Nappi admits that it wasn’t easy to make the changes she needed to make: “It took an extreme amount of dedication and consistency. I fought, I cried and I pushed myself. There were times I wanted to give up. There were days, even months, when I would struggle, and it’s gotten easier, but I still struggle.”

Alana Nappi
Courtesy Alana Nappi

Here’s how she changed her diet to improve her health

Nappi, 27, admits that before she modified her diet, she was eating “really bad.” She ate a lot of fast food, drank soda and ate a lot of sweets, muffins and chips. Replacing soda with water was one of the first changes she made. Now, she drinks water first thing in the morning every day. Over time she switched to a low-carb, high-protein diet and recently, she became a pescatarian.

She said, “It feels amazing to eat clean. My skin has started to glow. I am so much more positive and energetic—my mood is so much better. What you put into your body is everything!”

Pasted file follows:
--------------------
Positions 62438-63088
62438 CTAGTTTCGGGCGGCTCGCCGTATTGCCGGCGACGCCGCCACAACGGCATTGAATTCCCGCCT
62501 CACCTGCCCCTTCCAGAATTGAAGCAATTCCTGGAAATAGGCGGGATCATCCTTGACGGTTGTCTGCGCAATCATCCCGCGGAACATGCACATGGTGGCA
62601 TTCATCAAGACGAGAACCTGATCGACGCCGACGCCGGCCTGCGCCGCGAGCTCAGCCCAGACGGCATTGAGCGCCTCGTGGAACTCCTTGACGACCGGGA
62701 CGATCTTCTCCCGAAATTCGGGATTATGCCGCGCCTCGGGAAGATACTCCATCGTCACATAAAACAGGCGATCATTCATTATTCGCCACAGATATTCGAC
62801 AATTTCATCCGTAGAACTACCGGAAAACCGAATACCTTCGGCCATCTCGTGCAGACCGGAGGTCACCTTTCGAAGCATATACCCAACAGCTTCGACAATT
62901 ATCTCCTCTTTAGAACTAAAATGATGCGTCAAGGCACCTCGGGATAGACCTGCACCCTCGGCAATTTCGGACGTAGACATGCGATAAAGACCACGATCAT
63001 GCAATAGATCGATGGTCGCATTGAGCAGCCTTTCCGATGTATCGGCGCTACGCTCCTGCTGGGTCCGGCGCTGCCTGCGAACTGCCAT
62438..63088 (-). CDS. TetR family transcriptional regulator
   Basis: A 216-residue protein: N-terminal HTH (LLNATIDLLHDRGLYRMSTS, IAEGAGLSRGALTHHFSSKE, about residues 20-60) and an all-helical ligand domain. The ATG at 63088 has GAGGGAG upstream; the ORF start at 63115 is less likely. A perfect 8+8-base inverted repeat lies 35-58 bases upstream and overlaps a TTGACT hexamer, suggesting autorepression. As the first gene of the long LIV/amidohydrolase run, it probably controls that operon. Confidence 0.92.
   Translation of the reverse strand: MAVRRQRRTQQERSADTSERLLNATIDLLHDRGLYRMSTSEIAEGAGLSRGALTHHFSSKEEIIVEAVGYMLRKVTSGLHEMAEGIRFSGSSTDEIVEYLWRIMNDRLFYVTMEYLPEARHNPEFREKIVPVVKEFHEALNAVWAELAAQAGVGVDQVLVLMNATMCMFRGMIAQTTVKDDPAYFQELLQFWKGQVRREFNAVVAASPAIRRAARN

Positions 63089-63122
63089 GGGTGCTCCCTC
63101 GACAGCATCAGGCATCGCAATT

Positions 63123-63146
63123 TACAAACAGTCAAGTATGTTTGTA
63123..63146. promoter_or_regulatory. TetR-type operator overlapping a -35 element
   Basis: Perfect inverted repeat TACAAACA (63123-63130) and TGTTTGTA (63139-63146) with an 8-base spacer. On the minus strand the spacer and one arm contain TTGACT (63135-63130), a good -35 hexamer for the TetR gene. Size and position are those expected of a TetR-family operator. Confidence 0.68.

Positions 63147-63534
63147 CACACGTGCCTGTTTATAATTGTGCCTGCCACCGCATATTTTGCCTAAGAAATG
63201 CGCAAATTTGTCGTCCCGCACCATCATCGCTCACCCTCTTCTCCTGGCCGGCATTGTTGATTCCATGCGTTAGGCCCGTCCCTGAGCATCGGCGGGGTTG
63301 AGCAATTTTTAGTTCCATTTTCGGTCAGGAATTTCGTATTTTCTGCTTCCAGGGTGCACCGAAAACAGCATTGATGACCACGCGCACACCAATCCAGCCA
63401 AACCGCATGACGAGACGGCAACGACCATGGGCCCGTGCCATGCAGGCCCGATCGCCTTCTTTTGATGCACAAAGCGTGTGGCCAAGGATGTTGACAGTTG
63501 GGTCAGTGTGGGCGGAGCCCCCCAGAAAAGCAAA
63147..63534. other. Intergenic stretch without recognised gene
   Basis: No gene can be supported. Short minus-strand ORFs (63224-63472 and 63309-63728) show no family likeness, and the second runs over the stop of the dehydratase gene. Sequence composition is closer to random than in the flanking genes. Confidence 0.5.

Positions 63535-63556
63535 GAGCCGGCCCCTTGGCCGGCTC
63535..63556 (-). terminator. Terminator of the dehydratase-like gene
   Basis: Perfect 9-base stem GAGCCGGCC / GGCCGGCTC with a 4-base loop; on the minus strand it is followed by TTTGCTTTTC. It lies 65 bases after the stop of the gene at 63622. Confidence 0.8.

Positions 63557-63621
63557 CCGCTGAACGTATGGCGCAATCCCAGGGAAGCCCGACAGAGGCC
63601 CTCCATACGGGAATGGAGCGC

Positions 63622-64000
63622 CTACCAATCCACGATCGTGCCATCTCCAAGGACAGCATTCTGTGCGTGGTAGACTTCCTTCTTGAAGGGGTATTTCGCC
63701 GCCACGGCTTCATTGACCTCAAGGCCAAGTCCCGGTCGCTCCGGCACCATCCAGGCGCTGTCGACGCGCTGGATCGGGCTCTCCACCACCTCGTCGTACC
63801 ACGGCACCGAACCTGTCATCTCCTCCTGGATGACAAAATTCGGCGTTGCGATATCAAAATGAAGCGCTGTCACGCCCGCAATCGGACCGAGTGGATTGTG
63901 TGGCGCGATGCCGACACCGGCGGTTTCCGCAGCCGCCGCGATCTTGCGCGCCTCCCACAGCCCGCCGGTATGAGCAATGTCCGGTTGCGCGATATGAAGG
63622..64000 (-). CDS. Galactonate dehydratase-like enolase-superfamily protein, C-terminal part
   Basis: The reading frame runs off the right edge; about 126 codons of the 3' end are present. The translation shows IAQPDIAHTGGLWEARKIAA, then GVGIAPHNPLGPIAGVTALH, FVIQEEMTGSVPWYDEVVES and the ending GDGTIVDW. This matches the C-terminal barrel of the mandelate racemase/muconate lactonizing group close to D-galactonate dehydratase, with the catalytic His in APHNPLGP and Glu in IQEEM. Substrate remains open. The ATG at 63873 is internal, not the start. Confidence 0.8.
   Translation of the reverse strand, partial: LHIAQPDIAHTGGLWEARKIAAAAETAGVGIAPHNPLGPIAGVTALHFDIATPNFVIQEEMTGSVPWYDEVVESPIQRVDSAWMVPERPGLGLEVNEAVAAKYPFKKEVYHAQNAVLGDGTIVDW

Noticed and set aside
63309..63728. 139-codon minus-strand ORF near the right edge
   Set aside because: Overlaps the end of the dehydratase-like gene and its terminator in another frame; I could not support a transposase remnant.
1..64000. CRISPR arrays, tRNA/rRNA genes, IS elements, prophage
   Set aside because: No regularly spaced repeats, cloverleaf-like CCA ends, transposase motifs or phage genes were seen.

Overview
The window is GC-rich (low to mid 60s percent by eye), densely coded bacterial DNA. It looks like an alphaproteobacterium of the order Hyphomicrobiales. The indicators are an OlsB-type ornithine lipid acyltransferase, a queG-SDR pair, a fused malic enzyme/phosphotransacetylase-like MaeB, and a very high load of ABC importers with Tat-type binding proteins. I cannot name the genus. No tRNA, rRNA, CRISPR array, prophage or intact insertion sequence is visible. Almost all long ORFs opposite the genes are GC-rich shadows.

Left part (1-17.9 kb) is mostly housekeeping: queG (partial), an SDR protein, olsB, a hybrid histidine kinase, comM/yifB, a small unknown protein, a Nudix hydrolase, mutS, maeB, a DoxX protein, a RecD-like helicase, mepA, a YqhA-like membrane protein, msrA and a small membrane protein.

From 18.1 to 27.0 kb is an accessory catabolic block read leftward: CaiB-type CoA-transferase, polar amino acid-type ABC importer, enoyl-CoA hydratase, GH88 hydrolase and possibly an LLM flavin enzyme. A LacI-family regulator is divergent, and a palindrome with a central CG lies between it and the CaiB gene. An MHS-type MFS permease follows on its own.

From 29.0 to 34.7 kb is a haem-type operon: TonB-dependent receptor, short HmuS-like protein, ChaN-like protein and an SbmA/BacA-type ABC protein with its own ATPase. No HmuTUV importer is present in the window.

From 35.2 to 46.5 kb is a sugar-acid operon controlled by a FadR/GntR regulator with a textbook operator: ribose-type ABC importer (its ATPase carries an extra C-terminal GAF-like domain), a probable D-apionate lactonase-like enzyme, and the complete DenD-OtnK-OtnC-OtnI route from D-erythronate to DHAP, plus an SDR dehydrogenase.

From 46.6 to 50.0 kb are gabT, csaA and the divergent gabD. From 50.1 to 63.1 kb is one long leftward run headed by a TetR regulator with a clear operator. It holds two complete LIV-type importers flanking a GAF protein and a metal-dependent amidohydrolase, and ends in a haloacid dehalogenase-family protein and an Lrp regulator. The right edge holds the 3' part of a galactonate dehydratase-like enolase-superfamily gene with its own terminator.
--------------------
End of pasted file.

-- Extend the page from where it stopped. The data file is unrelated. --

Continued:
Nappi is studying to be a social worker and she’s currently completing a social work internship. “I’m never home much,” she said. So, prepping and packing food helps her make healthy choices. She shops for groceries once a week, on Sundays, and avoids the aisles she knows will tempt her. 

After she shops, she’ll cook some salmon or another type of fish and a vegetable for the week, with a sauce like teriyaki. She mixes up her choices weekly, so she’s not always eating the same thing. “People think it’s all chicken and broccoli, but there are a lot of options,” she said.

Alana Nappi
Nappi doesn't deprive herself of all the treats she craves, but she does practice moderation. Courtesy Alana Nappi

She’ll often add a little bit of potato because she finds it hard to fill up as a pescatarian. “That little bit of carbs helps me not snack so much,” she said. “I learned that you do need carbs—you shouldn’t cut them out completely—but you should eat more whole grains and healthier carbs. I don’t eat white flour much anymore. If I have a sandwich, I eat whole-wheat bread. 

She admits she struggles with cravings: “Cravings are hard for me even now. If I crave sugar, I’ll have fruit or dark chocolate.” But she doesn’t rule out other treats altogether. “I love cake, but now I have it in moderation, like a small slice at a party,” she said.